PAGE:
Let me point out some facts about the economic situation in the late Chosun period, before we talk about the economy under Japan's rule. Here is what a Korean professor at Soeul National Univ., Ahn Byong-Jick says.
Taiwan was an island which traded with mainland China and Europe from the 17th century on, resulting in a highly developed commerce. In the case of Korea, in the late Choson dynasty, there was some commercialization, but it basically remained a "Hermit Kingdom" ( as Westerners referred to it ), controlled by the natural economy.link
Taiwan's commercial economy was quite developed prior to colonization. In Korea's case, even if there was some development in commerce, the overall level of commercialization was very low.link
late Choson period Korea's most advanced agricultural operations were grain cultivation and commercial cash crop cultivation, in other words diversified cultivation.link
Joseon dynasty had no important money. Back then, commerce was very weak in Korea. People self-supplied most things and commerce was discouraged by the government. Money was not in much use in KoreaUrbanara
And western people who witnessed Chosun said,
“In Korea there were no educational associations; and, outside of a very small circle in a few cities, there was little or no interest in education.” (Ladd 37) For him, the Yangban have no appreciation for the greater issues for mankind, “The problems of life and destiny, the Being of God, the constitution of the universe, the fundamental principles of ethics, politics, and law are of little concern to him.” (Ladd 157)frog
“Narrowness, grooviness, conceit, superciliousness, a false pride which despises manual labor, a selfish individualism, destructive of generous public spirit and social trustfulness, a slavery in act and thought to customs and traditions 2,000 years old, a narrow intellectual view, a shallow moral sense, and an estimate of women essentially degrading, appear to be the products of the Korean educational system.” (Bishop 387)
Keijo university.which is Seoul University now, was founded at this period.
see also the late chosun period on this blog.
Now Let's look at the encyclopedia
Drawing on the Meiji government's experience, the colonial state introduced a set of expensive policy measures to modernize Korea. One important project was to improve infrastructure: railway lines were extended, and roads and harbors and communication networks were improved, which rapidly integrated goods and factor markets both nationally and internationally. Another project was a vigorous health campaign: the colonial government improved public hygiene, introduced modern medicine, and built hospitals, significantly accelerating the mortality decline set in motion around 1890, apparently by the introduction of the smallpox vaccination. The mortality transition resulted in a population expanding 1.4% per year during the colonial period. The third project was to revamp education. As modern teaching institutions quickly replaced traditional schools teaching Chinese classics, primary school enrollment ration rose from 1 percent in 1910 to 47 percent in 1943. Finally, the cadastral survey (1910-18) modernized and legalized property rights to land, which boosted not only the efficiency in land use, but also tax revenue from landowners. These modernization efforts generated sizable public deficits, which the colonial government could finance partly by floating bonds in Japan and partly by unilateral transfers from the Japanese government.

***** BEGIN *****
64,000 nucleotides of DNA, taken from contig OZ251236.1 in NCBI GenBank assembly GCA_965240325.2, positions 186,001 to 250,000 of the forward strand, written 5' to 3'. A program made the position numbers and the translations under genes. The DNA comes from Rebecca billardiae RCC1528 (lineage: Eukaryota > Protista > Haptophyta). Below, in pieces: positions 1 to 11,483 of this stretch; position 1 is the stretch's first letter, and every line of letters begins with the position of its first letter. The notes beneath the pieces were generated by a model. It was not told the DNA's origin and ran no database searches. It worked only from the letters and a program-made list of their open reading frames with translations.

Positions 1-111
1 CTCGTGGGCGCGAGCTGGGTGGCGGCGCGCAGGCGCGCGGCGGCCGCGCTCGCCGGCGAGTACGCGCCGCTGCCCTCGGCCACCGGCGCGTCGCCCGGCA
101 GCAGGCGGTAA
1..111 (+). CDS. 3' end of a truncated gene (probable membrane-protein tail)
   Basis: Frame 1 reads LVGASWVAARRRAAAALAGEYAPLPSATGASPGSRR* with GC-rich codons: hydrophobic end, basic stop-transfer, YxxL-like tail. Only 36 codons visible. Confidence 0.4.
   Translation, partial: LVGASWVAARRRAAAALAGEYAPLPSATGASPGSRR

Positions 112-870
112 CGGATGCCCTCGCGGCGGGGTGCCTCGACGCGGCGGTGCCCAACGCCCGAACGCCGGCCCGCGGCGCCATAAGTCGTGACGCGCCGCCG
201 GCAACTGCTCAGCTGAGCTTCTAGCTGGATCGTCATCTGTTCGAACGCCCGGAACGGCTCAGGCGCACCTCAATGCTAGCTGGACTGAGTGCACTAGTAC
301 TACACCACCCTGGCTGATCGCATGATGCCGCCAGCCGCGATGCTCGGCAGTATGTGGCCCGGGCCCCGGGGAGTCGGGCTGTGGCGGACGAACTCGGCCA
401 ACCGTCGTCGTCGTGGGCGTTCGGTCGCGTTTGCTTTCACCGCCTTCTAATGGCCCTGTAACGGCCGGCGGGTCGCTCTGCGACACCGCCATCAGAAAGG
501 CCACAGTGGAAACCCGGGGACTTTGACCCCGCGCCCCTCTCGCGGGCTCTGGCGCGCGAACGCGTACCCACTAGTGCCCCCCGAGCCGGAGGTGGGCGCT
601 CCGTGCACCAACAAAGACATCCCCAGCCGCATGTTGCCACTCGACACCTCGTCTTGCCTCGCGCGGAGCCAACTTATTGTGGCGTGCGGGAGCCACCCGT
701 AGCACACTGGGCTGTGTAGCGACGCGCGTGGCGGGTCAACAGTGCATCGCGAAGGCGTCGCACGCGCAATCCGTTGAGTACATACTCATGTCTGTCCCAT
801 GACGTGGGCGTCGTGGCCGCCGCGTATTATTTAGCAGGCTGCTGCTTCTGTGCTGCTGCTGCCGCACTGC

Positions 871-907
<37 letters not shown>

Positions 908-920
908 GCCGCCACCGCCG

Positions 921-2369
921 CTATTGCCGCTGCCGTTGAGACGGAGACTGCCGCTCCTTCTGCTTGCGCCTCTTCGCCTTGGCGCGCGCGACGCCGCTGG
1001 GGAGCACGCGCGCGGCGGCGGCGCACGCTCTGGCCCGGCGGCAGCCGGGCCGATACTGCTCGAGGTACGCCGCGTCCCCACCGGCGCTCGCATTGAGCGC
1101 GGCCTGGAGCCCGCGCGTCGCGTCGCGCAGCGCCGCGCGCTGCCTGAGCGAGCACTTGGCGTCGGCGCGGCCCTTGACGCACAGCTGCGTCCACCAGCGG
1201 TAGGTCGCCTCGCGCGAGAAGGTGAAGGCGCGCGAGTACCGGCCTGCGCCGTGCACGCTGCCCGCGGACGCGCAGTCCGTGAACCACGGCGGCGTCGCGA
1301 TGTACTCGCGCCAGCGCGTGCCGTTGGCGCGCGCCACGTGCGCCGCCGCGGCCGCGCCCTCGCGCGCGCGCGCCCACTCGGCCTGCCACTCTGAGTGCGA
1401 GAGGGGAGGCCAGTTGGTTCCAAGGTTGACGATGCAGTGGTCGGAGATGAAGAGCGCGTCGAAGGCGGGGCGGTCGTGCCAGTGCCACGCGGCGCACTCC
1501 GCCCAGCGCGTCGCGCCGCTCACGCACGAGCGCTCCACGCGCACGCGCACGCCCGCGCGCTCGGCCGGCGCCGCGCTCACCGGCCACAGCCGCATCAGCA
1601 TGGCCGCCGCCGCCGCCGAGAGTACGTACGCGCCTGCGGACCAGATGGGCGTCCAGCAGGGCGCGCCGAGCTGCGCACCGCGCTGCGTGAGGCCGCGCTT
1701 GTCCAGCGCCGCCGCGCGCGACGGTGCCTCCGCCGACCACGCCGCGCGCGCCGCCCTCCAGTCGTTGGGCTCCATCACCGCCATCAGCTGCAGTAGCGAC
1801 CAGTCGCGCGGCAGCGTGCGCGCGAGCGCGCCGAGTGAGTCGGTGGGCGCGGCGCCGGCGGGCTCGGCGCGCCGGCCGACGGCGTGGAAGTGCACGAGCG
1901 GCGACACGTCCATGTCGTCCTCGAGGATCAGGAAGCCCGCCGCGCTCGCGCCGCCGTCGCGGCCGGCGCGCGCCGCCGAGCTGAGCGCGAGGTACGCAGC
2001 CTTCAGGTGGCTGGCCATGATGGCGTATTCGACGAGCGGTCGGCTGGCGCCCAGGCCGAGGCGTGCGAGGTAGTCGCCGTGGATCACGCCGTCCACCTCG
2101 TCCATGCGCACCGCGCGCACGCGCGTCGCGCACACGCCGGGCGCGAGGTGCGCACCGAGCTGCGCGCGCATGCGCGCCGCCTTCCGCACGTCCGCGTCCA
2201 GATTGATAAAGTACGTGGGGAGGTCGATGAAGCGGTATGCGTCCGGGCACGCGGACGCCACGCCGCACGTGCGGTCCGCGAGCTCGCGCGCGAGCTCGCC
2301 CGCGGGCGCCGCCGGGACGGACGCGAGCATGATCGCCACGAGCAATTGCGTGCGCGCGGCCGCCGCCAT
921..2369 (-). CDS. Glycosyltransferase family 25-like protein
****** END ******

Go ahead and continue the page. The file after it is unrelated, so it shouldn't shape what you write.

(BTW,School admitted Japanese and Koreans without descriminatio, but the fee for Japanese was 40 yen on average, for Korean about 8 yen.toron)
On Herman Lautensach, who toured Korea in the late 1930s,a historian wrote,
Lautensach, no apologist for colonialism, was still much impressed by the rapid development of Korea in the late 1930s. Here was an obvious, indeed astonishing, success, even if the development was oriented toward the needs of the empire. Combined with a succession of excellent harvests in 1936, 1937, and 1938, Lautensach wrote about a Korean boom "with the rapid development of all of Korea's economic capacity, and a certain amount of prosperity beginning to enter even the farmer's huts." The northeast corner of Korea, long backward, was according to Lautensach experiencing an upswing unlike any other part of Korea, mainly because of its incorporation into Manchurian trading networks. So there is scattered evidence of even a Korean mini-boom in the 1930s as Japan pushed a heavy industrialization program throughout its northeast Asian imperial sphereBruce cumings
But you might think Japapn exploited Korea so hard,But the fact is,